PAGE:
Witness for Peace delegations to Mexico examine the root causes of migration, societal impacts of the U.S.-backed War on Drugs, and hopeful alternatives through meetings with people from across Mexican society, including:

  • Human rights defenders advocating for indigenous peoples, women, political activists, and victims of the drug war;
  • Activists organizing against neoliberal economic policies;
  • Catholic churches and lay people meeting the humanitarian needs of both Central American and Mexican migrants;
  • Organizations defending native corn and food sovereignty in resistance to NAFTA, including the internationally recognized campesino organization CEDICAM (Center for Integral Development of the Campesino of the Mixteca Alta); and
  • Educational leaders developing new learning models that question traditional academia and teacher-student relationships.

Delegations may spend time anywhere from Mexico City to remote campesino communities with populations in the hundreds. In these varied locations, delegates will experience firsthand the current conditions and as well as witness grassroots strategies of resistance to unjust U.S. policies in Mexico.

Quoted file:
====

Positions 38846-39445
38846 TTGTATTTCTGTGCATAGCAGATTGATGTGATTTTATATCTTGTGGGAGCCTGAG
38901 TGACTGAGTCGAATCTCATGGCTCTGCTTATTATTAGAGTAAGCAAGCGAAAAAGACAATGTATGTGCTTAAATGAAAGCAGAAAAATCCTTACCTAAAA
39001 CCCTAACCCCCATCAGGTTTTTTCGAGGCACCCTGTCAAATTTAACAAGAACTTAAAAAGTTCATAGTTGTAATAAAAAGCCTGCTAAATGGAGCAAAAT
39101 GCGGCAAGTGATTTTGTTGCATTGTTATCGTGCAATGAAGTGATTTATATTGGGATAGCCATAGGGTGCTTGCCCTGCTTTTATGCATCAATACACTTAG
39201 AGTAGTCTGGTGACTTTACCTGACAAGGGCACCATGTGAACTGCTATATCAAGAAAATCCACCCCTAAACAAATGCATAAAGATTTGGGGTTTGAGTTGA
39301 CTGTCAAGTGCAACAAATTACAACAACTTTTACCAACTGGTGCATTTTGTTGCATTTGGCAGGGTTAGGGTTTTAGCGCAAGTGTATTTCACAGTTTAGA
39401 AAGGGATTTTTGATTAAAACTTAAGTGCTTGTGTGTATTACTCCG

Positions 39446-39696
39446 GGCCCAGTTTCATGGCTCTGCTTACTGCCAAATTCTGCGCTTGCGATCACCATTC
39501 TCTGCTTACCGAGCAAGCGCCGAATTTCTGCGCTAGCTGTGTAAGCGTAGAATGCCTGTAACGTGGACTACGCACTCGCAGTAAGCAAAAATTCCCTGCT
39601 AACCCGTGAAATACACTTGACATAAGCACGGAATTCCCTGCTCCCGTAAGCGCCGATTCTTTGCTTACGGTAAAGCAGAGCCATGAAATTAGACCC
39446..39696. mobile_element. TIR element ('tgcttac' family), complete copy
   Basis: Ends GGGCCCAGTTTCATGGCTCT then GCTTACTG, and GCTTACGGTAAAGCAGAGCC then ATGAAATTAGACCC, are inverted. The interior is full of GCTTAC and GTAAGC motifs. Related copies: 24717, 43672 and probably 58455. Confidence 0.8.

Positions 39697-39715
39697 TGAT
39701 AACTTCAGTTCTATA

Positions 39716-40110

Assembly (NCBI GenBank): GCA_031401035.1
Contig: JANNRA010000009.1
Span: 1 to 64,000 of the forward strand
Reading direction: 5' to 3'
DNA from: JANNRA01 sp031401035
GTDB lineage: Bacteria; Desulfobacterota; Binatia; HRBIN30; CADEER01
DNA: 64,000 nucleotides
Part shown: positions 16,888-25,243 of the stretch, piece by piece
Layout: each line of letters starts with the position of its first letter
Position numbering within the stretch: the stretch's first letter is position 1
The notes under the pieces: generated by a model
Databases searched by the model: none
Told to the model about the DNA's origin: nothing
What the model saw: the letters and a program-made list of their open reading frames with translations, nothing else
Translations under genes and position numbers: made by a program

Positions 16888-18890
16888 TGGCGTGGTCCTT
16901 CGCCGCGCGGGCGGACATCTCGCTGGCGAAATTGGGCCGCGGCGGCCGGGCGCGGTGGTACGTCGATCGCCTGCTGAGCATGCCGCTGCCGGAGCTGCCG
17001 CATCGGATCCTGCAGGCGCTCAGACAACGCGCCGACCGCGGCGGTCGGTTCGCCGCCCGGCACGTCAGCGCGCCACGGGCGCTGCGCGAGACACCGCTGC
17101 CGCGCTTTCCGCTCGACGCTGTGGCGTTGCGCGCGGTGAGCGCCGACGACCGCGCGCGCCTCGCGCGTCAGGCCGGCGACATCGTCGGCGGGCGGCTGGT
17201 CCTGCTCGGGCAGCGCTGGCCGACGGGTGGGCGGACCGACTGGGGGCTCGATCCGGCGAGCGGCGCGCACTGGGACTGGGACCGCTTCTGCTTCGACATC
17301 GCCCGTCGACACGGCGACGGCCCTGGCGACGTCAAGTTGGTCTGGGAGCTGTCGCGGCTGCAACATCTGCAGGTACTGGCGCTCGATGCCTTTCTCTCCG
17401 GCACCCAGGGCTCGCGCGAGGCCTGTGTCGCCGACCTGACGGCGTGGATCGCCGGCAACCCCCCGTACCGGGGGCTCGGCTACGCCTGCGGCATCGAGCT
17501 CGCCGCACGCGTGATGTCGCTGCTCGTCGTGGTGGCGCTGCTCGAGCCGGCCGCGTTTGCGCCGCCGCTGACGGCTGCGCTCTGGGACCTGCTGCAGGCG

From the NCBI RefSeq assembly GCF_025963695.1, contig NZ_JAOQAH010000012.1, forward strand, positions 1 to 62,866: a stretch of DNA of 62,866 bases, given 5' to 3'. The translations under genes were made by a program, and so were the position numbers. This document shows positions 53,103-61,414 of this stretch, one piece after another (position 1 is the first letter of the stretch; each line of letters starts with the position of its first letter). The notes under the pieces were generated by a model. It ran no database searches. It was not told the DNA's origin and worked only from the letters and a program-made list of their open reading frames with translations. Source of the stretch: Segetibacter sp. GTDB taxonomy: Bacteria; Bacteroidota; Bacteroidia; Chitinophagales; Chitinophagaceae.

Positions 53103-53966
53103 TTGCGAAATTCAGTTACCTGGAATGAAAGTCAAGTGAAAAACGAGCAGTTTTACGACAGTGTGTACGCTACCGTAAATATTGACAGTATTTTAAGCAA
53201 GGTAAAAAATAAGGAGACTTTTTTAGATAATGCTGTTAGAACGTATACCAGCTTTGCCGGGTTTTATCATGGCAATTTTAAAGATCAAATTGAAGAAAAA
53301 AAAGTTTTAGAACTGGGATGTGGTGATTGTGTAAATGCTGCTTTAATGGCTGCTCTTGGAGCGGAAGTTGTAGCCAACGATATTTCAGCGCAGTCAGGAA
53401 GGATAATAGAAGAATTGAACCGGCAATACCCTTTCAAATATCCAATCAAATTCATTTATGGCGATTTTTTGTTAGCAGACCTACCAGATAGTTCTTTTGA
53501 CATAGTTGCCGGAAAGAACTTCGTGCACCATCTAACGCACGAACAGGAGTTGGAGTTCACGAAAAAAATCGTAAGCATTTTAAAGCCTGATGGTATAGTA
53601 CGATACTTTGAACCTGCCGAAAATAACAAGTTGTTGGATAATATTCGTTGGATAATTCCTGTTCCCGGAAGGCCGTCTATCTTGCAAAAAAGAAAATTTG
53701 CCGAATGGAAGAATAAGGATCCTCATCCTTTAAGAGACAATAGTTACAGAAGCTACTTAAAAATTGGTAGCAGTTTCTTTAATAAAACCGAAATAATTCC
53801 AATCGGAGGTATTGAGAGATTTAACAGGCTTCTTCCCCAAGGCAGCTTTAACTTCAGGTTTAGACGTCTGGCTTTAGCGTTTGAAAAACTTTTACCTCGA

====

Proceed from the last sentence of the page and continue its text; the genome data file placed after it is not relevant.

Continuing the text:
Currently incidents of violence related to drug cartels center on the U.S.-Mexico border and in the northern states, not in areas where WFP delegations regularly travel.  While there is always a risk associated with travel, the WFP Mexico Team takes security precautions seriously in order to keep delegates safe. You can read Witness for Peace’s statement on security in Mexico here.

Upcoming Delegations to Mexico

Latest Updates on Mexico

Help protect Mexican human rights defenders

  Witness for Peace is extremely concerned about the safety of Oaxacan human rights defenders Rodrigo Flores Peñaloza and Bettina Cruz Velázquez. Since February 10th, they have been repeatedly threatened and followed by heavily armed men. Most recently, a written...

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The Mérida Initiative: Beneath the Surface

The Mérida Initiative, also referred to as Plan Mexico, is described by the U.S. Department of State as “an unprecedented partnership between the United States and Mexico to fight organized crime and associated violence while furthering respect for human rights and the rule of law.” The reality of the Mérida Initiative, however, is something entirely different.

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